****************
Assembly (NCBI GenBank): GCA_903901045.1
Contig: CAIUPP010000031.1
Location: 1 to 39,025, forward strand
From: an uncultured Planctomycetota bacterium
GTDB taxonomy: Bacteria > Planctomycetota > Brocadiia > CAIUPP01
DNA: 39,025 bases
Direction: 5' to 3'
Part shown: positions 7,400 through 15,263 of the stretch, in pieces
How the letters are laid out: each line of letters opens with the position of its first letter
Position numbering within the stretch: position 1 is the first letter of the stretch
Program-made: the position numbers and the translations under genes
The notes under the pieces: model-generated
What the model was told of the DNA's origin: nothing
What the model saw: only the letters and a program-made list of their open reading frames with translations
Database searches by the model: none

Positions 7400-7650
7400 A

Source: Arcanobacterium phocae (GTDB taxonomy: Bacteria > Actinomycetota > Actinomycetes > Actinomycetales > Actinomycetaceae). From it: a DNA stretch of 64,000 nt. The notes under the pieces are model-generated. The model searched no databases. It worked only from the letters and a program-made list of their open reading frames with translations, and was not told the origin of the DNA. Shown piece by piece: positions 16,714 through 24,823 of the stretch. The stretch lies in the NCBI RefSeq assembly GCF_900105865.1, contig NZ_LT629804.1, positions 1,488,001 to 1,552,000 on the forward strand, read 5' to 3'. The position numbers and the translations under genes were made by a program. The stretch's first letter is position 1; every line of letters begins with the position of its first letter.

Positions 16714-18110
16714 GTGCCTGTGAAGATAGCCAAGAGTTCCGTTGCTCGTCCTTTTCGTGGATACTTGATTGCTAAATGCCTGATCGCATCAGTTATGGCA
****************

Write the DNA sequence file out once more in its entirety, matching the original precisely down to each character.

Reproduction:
Assembly (NCBI GenBank): GCA_903901045.1
Contig: CAIUPP010000031.1
Location: 1 to 39,025, forward strand
From: an uncultured Planctomycetota bacterium
GTDB taxonomy: Bacteria > Planctomycetota > Brocadiia > CAIUPP01
DNA: 39,025 bases
Direction: 5' to 3'
Part shown: positions 7,400 through 15,263 of the stretch, in pieces
How the letters are laid out: each line of letters opens with the position of its first letter
Position numbering within the stretch: position 1 is the first letter of the stretch
Program-made: the position numbers and the translations under genes
The notes under the pieces: model-generated
What the model was told of the DNA's origin: nothing
What the model saw: only the letters and a program-made list of their open reading frames with translations
Database searches by the model: none

Positions 7400-7650
7400 A

Source: Arcanobacterium phocae (GTDB taxonomy: Bacteria > Actinomycetota > Actinomycetes > Actinomycetales > Actinomycetaceae). From it: a DNA stretch of 64,000 nt. The notes under the pieces are model-generated. The model searched no databases. It worked only from the letters and a program-made list of their open reading frames with translations, and was not told the origin of the DNA. Shown piece by piece: positions 16,714 through 24,823 of the stretch. The stretch lies in the NCBI RefSeq assembly GCF_900105865.1, contig NZ_LT629804.1, positions 1,488,001 to 1,552,000 on the forward strand, read 5' to 3'. The position numbers and the translations under genes were made by a program. The stretch's first letter is position 1; every line of letters begins with the position of its first letter.

Positions 16714-18110
16714 GTGCCTGTGAAGATAGCCAAGAGTTCCGTTGCTCGTCCTTTTCGTGGATACTTGATTGCTAAATGCCTGATCGCATCAGTTATGGCA